As experiments, i created an SSIS package that export data from OLEDB Source to Recordset Destination. The Data source is the result of the following query:

SELECT *
FROM dbo.DatabaseLog
WHERE PostTime < CAST(GETDATE() - ? as date)

And The Parameter ? is mapped to a Variable of type Int32 and has the Value 10

Before executing the package, i started and SQL Profiler Trace on the SQL Server Instance, after executing the package the following queries are recorded into the trace:

exec [sys].sp_describe_undeclared_parameters N'SELECT *
FROM dbo.DatabaseLog
WHERE PostTime < CAST(GETDATE() -@P1 as date)'

declare @p1 int
set @p1=1
exec sp_prepare @p1 output,N'@P1 datetime',N'SELECT *
FROM dbo.DatabaseLog
WHERE PostTime < CAST(GETDATE() -@P1 as date)',1
select @p1

exec sp_execute 1,'1900-01-09 00:00:00'

exec sp_unprepare 1

The first command exec [sys].sp_describe_undeclared_parameters is to describe the parameter type, if we run it separately it returns the following information:

enter image description here

It shows that the parameter data type is considered as datetime.

The other commands shows some weird statement:

  • First, the value of @P1 is set to 1
  • The final query is executed with the following value 1900-01-09 00:00:00

Discussion

In SQL Server database engine the base datetime value is 1900-01-01 00:00:00 which can be retrieved by executing the folloing query:

declare @dt datetime
set @dt = 0
Select @dt

On the other hand, in SSIS:

A date structure that consists of year, month, day, hour, minute, seconds, and fractional seconds. The fractional seconds have a fixed scale of 7 digits.

The DT_DATE data type is implemented using an 8-byte floating-point number. Days are represented by whole number increments, starting with 30 December 1899, and midnight as time zero. Hour values are expressed as the absolute value of the fractional part of the number. However, a floating point value cannot represent all real values; therefore, there are limits on the range of dates that can be presented in DT_DATE.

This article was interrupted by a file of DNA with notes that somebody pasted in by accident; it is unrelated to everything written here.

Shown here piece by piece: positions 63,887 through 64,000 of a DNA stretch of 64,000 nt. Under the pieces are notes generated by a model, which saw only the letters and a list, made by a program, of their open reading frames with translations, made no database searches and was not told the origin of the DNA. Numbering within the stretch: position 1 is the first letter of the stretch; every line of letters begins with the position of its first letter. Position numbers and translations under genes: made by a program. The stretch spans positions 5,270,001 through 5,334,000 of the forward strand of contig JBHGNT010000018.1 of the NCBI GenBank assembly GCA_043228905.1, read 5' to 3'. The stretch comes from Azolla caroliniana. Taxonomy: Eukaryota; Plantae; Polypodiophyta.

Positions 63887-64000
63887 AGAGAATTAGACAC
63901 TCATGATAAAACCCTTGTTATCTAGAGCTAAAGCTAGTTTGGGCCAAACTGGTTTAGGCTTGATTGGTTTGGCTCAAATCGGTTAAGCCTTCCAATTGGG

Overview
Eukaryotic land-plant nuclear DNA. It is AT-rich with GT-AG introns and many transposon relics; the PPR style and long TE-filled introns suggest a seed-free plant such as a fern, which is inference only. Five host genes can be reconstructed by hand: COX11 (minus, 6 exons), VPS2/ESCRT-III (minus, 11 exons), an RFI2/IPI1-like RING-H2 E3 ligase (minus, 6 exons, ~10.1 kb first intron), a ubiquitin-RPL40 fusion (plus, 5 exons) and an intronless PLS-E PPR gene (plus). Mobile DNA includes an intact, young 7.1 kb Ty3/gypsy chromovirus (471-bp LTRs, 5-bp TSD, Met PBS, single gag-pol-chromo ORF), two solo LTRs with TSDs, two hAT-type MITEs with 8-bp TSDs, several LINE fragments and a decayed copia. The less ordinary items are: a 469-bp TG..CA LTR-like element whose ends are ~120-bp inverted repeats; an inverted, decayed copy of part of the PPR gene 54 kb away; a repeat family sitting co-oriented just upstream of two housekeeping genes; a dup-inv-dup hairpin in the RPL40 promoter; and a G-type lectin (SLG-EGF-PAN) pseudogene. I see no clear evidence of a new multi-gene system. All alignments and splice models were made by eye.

On the other hand, DT_DBTIMESTAMP is represented by a structure that internally has individual fields for year, month, day, hours, minutes, seconds, and milliseconds. This data type has larger limits on ranges of the dates it can present.

Based on that, i think that there is a difference between the datetime base value between SSIS date data type (1899-12-30) and the SQL Server datetime (1900-01-01), which leads to a difference in two days when performing an implicit conversion to evaluate the parameter value.


References

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    Thanks, this makes sense... I checked what query is actually received by the database and for the parameters that is: (@P1 int,@P2 int,@P3 date,@P4 datetime) If you put an extra cast(? as int) it will parse an int. So the last one (P4) is parsed as a datetime, which should be an int. That should still not be an issue because select cast(cast(-10 as datetime) as int) just gives -10. Even select getdate() - (cast(10 as datetime)) works fine. So I guess it also sends the wrong datetime parameter value. Unfortunately I am not much of a DBA and not sure how to figure that out.
    – PeterDeV
    Jan 22, 2019 at 9:18
  • @PeterDeV i don't think that cast(10 as datetime) works fine, it throws a data conversion exception
    – Yahfoufi
    Jan 22, 2019 at 11:26
  • @Yahfoufi In both SQL Server 2012 and 2017 I get a result of '1900-01-11'. Also according to the documentation it should work: learn.microsoft.com/en-us/sql/t-sql/data-types/…
    – PeterDeV
    Jan 22, 2019 at 12:05
  • 1
    @Hadi, very interesting, thanks a lot! The take home message definitely is that in SSIS "Days are represented by whole number increments, starting with 30 December 1899", whereas SQL Server itself uses 1900-01-01. That would definitely explain the 2 days difference.
    – PeterDeV
    Jan 26, 2019 at 14:30
  • 2
    This is an answer worth mentioning if I ever notice another question related to this. Well done.
    – LukStorms
    Jan 27, 2019 at 10:57